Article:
NIL NETWORK INSIGHT
Recap: AthleticDirectorU partnered with Navigate Research to determine the potential earnings for collegiate athletes in a variety of scenarios. They looked at group licensing both in video games and apparel, professional athletes endorsement values and projections for the collegiate space,, and monetization from social media #ads. They also compiled a list of the current “most valuable college athletes” and their projected endorsement value. An interesting note is that in this year’s freshmen class, there are two athletes that brought with them more Instagram followers than any current collegiate athlete.
Observations: This article does a great job providing numbers and breaking down various ways collegiate athletes may monetize their NIL. I was surprised that the projections for a group licensing deal with EA Sports may only provide $1000 per athlete per year. I’m curious if there would be a sliding scale in the group licensing deal, therefore giving top players more compensation for the use of their NIL.
When this article discusses current collegiate athletes and their potential, they mention that “female athletes would likely be able to generate as much – if not more – endorsement revenue than their male counterparts”. As female athletes don’t have as many opportunities to pursue a professional career in sports after graduation, I’m excited for them to be able to maximize their NIL earnings while in college.
As college athletics continue to grapple with the implementation of a fair and balanced set of rules for student-athletes to monetize their Name, Image and Likeness (NIL), the question of just how much money they could generate has been the subject of much speculation. In a continued effort to provide intercollegiate leaders with key insights, AthleticDirectorU teamed up with Navigate Research – one of the most trusted sources of media, marketing, and sponsorship valuations in the industry – to determine how much student-athletes can make off their NIL in both group licensing and free-market scenarios.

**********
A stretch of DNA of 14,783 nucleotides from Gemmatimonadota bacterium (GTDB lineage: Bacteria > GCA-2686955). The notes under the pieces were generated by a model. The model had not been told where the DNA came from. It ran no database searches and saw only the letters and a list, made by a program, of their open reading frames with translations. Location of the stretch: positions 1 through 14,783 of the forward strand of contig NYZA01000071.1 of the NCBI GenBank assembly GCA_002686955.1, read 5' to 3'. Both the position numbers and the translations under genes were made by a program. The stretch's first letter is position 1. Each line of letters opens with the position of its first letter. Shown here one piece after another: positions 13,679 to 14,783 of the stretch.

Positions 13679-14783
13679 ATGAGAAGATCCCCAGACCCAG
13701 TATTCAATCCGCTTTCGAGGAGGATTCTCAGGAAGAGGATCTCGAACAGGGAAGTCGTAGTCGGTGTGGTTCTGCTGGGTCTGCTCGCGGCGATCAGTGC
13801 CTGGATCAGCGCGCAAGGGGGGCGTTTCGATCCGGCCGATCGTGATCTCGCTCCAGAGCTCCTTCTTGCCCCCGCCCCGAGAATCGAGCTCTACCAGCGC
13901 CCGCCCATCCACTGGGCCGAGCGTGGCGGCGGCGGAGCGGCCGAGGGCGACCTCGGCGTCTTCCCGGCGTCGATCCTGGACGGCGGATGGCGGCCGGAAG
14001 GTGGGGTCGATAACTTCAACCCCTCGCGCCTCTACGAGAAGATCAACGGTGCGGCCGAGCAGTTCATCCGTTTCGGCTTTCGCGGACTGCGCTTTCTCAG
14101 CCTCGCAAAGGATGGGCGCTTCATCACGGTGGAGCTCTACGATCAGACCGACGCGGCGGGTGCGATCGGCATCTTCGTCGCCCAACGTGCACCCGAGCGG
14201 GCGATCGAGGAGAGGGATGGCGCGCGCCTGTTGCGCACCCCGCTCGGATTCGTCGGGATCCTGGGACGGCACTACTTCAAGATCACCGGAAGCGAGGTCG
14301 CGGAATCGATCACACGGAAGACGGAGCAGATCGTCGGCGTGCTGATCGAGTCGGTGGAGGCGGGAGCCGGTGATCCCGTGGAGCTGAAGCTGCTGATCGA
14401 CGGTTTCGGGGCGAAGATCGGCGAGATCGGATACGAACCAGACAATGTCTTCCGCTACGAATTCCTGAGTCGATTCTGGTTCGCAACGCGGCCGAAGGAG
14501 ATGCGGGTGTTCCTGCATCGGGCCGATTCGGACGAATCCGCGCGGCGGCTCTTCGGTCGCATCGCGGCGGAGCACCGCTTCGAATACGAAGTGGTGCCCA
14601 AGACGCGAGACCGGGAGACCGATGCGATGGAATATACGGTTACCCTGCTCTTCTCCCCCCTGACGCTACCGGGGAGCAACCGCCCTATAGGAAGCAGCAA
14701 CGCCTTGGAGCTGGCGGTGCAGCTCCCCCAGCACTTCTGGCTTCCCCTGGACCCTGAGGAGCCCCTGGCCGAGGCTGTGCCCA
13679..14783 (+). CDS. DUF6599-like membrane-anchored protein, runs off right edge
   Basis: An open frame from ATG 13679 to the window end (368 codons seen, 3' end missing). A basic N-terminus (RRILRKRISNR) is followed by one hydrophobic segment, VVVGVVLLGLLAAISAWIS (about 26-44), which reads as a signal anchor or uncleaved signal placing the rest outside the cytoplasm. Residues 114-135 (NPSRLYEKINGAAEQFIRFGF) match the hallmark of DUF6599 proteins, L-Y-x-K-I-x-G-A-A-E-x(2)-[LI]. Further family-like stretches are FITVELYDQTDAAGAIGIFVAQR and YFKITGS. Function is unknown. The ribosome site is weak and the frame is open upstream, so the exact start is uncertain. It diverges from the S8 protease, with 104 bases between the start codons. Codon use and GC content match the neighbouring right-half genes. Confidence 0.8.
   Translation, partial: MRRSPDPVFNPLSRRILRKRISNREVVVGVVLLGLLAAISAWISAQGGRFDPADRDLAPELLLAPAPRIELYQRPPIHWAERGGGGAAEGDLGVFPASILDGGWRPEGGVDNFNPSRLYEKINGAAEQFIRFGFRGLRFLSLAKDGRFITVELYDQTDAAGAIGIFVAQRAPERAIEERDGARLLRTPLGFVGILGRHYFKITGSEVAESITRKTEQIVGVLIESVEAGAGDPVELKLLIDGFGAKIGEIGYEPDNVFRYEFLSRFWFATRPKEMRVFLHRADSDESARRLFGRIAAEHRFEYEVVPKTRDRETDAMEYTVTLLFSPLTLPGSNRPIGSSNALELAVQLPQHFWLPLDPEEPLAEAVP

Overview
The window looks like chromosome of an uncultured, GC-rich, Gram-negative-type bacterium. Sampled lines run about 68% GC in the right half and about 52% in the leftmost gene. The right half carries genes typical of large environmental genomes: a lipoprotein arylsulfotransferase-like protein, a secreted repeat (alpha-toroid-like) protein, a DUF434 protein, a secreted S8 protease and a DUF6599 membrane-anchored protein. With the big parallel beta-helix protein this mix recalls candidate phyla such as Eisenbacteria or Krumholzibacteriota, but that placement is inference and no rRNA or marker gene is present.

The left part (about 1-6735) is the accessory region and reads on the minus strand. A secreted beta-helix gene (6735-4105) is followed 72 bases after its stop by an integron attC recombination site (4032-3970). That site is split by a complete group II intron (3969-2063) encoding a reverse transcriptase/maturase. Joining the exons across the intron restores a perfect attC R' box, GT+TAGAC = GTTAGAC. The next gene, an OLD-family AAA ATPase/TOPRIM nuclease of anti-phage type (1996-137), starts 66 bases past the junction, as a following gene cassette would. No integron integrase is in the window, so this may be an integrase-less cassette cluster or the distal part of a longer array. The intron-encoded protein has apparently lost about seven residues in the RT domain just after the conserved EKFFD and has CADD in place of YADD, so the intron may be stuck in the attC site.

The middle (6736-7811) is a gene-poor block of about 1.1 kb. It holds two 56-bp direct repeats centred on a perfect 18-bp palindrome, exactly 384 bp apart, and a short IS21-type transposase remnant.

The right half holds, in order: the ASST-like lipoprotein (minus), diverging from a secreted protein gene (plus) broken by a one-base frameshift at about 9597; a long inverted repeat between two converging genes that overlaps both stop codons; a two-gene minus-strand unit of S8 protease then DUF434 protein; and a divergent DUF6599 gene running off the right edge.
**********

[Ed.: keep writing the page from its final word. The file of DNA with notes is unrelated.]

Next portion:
Several existing valuation benchmarks can be used to define ranges of compensation for various usages of NIL in both college athletics and professional sports. The simplest starting point for analysis is group licensing, where data is readily available on deals between video game manufacturers and professional sports unions. Recent legal settlements involving student-athletes also provide valuation guidance.
The NFL and MLB Players Associations receive approximately $120 million in combined annual revenue from licensing deals with video game publishers Electronic Arts Inc. and Sony Corp, and trading-card maker Panini America Inc, which equates to approximately $48,000 per-player each year. On the upper-end, Take-Two Interactive will pay the National Basketball Association and its players’ union as much as $1.1 billion over the next seven years to continue making NBA 2K, which works out to $400,000 per-player annually.
From a collegiate athlete standpoint, last year Electronic Arts agreed to pay approximately $40 million to more than 29,000 current and former players. The payments averaged out to $1,200 per student-athlete, with a maximum payment of $7,200, depending on the number of games in which they appeared and whether they were closely identified in those games.
Game publishers typically pay licensing fees to the major sports leagues ranging from 10% to 15% of a game’s revenue. EA Sports executive Joel Linzner testified that the NCAA football game generated approximately $80 million per year in revenue on the sale of approximately 2 million units. Dividing $80 million among slightly more than 11,000 student-athletes in FBS football, and then multiplying by 15% would in turn give you a licensing fee of approximately $1,000 per student-athlete. Interestingly, without the licensing fee, the per-player value of the game (revenue / student-athlete pool) yields the approximately $7,200 per-student athlete – equivalent to the upper limit payment used in the settlement.